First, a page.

In the darkened dining room, our family of four gathers around the Hanukkah candles, gazing into the flickering flames and pondering our favorite, inspiring final phrase from “Rock of Ages“: the part about “tyrants disappearing.” We have hit a groove on night four, with everyone remembering all three verses, and my husband’s gorgeous harmonies giving our a capella rendition real depth.
Then I stride into the living room and face the empty evergreen branches. “Okay, now we have to switch from the Jewish channel to the Christian channel and trim this tree.”
My fifteen-year-old daughter looks up in dismay. “Mom, too abrupt! I hate when that happens.”
Epic fail, as the kids would say.
I am trying to provide an unvarnished depiction of the benefits and drawbacks of choosing to raise children with two religions. Clearly, this was a moment when the drawbacks came into clear focus. As an interfaith child, I have been celebrating both Christmas and Hanukkah all my life. I’m supposed to be the expert on this. How did I find myself at this awkward moment? I was trying to do too much, failing to provide enough space for the two holidays without creating a distressing mash-up.
So here’s the good news. We have managed to say a blessing over the candles and sing each night of Hanukkah, and there have been joyous and tender moments. On the first night, my parents, alone in Boston, got on the speaker phone so that we could sing all three verses of “Rock of Ages” in English together, my family’s tradition. In a year when the holiday does not fall during a school vacation, we appreciate the technological assist in connecting my children to their only Jewish grandparent at Hanukkah.
On another night, we celebrated, as we do each year, at the home of some of our closest friends, a rare Jewish/Jewish family in our town. They spoiled us with both white potato and sweet potato latkes (not the kind from a box that I make). And we joined in the hilarious and frenetic Hanukkah klezmer dancing traditional in their family.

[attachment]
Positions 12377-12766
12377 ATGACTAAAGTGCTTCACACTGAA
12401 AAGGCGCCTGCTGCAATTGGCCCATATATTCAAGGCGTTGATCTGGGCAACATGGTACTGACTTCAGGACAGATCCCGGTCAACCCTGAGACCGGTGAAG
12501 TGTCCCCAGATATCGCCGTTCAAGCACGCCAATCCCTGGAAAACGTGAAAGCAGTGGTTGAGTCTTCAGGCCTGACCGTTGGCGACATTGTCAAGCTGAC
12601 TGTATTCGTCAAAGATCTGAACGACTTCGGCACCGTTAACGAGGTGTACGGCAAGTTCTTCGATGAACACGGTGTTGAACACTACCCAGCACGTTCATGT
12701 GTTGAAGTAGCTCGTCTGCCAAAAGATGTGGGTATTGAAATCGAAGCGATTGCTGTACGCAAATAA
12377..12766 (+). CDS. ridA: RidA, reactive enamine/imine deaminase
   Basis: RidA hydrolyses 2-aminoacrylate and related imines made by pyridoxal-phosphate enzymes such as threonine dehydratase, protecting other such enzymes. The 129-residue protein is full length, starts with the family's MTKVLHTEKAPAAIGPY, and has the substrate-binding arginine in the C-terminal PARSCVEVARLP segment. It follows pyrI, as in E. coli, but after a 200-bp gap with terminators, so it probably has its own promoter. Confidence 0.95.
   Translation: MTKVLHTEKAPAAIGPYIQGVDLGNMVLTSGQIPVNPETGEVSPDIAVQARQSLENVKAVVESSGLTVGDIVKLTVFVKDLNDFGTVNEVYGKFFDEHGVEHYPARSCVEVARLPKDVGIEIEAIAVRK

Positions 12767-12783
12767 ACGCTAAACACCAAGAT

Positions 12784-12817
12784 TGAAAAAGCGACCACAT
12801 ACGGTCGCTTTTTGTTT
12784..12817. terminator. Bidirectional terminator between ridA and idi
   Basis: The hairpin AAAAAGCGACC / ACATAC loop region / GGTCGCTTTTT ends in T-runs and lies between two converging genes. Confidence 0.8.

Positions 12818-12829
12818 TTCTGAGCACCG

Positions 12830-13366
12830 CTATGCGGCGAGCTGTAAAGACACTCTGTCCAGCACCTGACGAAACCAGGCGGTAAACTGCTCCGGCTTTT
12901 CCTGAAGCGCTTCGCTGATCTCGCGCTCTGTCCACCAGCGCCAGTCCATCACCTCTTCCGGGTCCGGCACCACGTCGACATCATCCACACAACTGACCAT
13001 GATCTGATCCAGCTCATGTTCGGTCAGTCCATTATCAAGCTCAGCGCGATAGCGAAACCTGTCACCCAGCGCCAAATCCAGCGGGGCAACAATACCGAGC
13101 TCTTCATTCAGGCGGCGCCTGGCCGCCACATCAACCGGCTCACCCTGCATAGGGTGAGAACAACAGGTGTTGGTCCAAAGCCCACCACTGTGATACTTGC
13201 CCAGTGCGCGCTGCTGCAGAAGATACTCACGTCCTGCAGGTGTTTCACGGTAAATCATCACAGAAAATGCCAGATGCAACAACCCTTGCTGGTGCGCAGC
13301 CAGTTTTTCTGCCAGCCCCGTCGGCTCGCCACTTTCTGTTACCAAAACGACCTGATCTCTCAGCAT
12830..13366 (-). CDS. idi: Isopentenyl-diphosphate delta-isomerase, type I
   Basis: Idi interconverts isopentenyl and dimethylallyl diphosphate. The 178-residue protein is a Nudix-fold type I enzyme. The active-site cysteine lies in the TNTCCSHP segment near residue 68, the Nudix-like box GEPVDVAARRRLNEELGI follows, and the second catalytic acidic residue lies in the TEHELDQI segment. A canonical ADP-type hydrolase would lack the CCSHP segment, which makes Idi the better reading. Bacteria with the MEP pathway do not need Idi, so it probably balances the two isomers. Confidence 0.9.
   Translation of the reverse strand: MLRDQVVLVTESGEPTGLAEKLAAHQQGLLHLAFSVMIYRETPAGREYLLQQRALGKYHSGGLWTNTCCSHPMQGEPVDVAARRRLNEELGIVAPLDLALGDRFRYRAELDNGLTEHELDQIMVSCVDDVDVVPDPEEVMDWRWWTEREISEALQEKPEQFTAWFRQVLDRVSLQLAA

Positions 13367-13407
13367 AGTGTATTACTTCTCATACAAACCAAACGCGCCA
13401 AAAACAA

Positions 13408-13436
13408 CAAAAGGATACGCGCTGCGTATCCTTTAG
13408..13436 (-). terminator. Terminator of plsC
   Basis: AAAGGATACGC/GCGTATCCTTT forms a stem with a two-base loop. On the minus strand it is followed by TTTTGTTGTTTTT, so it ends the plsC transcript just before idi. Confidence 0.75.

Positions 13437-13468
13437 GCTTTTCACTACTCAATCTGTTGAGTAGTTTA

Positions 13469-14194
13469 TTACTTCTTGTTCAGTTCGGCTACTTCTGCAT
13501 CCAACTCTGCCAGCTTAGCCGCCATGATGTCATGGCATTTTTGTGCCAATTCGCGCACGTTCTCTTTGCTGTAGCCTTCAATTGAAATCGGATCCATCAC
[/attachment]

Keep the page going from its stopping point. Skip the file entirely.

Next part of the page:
The bad news is that it is even harder in an interfaith family to meet the challenge of making time, with school events and lessons and meetings and homework, to fit in a meaningful Hanukkah moment. And that’s where I screwed up. I saw a window in the calendar, a night when we did not have particular plans beyond lighting the candles, when I thought we could get the tree trimmed. The tree had already been waiting on the porch for several days, and was now sitting patiently inside on its stand in the corner. The nakedness of the tree had started to feel like a silent rebuke. Was I giving space to my husband, to my children, to anticipate Christmas?
In other ways, I had already minimized some of the Christmas anticipation to make more room for Hanukkah and simplify the season. I decided years ago that we would not light Advent candles, or open a daily Advent calendar, even though these are lovely traditions, precisely because I wanted to clear space for Hanukkah.And the truth is that I felt the candle-lighting Advent tradition, in particular, felt too close to Hanukkah in its form.
So on night four of Hanukkah, I moved a little too quickly into Christmas mode, and everyone felt it, including me. The fact that we all noticed, that it felt like a rough transition, does, ironically, reassure me that the overall plan is working. These are substantive holidays, with deeper meaning, for me, for my children. If they were superficial celebrations, the transition would not have mattered so much.
After a few awkward moments, we got into the festive trimming mode. Nat King Cole helped, as did the memories unwrapped with each ornament. Our cat hid inside an empty box and played with the crumpled newspapers. Our dog, who has perpetually worried eyebrows, paced about and looked vaguely concerned by all the unfamiliar objects. My son’s analysis: “Kitty is Christian, and the dog is Jewish.” We strive for balance, even in our pets.